Doctor Who episode 5: The Dead Planet (21/12/1963)

This one sets the scene for most of the early ‘space’ adventures. Whereas the history stories usually begin with the crew being captured and separated in fairly short order, the space adventures take a bit more time to explore the environment. The Dead Planet is particularly memorable because of the effort that’s gone in to making the planet so alien. The petrified jungle is stark, with weird, rectangular leaves – quite a difference from the prehistoric Earth forest last week. It’s also shot with a weird ‘negative’ effect, at least for the first 30 seconds, which makes it look as strange as Vortis, and creates a link between the dead planet and the Daleks’ death ray effect.

The other alien environment is the city. The initial reveal is quite a neat effect, managing to incorporate the time travellers into the model shot. After that, Christopher Barry shoots it like it’s something from a 1980s horror film: slow pans into the fog-wreathed city accompanied by a low, ominous bass sting. Once the time travellers get into the city, Barry incorporates Dutch tilts to make it look unsettling, and emphasises that something is watching Barbara with cameras turning as she goes past. She puts her hand over the camera at one point, and then the cliffhanger is shot from the monster’s point of view.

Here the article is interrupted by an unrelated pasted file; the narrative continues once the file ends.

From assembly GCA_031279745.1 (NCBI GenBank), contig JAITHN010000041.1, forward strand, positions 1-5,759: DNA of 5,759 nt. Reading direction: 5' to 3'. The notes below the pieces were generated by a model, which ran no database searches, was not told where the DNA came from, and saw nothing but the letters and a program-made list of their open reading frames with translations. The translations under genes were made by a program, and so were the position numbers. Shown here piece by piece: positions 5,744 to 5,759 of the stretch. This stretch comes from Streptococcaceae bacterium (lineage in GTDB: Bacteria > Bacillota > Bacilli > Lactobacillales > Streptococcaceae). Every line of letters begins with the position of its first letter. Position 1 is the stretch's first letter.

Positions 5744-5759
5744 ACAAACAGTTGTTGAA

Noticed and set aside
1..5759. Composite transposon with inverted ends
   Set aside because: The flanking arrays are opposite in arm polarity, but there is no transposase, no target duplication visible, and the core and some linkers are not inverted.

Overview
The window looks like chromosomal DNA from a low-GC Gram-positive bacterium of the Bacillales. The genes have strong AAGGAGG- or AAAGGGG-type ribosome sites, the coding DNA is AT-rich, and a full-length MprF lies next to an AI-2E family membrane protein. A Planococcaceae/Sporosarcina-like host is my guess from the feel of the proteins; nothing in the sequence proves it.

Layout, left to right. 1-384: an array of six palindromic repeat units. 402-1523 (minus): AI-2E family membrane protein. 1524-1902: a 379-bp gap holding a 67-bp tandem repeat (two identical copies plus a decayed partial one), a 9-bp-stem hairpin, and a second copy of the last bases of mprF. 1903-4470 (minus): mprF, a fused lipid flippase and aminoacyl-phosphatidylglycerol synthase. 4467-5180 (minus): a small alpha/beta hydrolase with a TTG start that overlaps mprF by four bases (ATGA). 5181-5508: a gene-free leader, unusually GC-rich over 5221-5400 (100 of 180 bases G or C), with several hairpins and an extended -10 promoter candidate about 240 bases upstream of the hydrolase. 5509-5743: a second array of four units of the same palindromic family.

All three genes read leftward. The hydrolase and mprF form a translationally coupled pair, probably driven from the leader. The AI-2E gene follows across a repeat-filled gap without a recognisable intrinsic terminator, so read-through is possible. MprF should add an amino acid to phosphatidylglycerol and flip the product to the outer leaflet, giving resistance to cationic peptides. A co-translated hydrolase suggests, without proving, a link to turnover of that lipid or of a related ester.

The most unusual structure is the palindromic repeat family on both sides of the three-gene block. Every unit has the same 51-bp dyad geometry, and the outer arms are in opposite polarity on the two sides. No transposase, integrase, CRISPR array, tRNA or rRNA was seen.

Against this alien-ness is the sudden domesticity of the Ship, which four weeks ago was a frightening environment. Now, Ian and Barbara are starting to treat it as a home from home, enjoying the food machine, and talking sleeping arrangements with Susan. Even the Doctor is softening a bit: he’s still tetchy and confrontational, but he also gets his first comedy scene with Ian as he’s checking the computer banks. He’s gone from slightly threatening to mercurial – a point emphasised by his fiddling with the mercury fluid links to get his own way. He’s a risk to the rest of the crew not because of malice, but because he’s unpredictable.

Hartnell isn’t at his best in this episode, though: he gets his first fluff a couple of minutes in when he stumbles over the explanation of the metal creature’s magnetic field, and he stumbles over another couple of lines inside the TARDIS. Maybe it’s because they had to re-record this one later without much time to prepare? They should have taken the opportunity to address the most obvious problem with the episode: the time travellers go back to the TARDIS twice during the episode, the Doctor checks the computers, Susan checks the fault locator, but no-one notices that the radiation detector is either flashing or else broken down.

 

Next episode: The Survivors

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One comment

  1. Pingback: Doctor Who episode 4: The Firemaker (14/12/1963) | Lie Down To Reason

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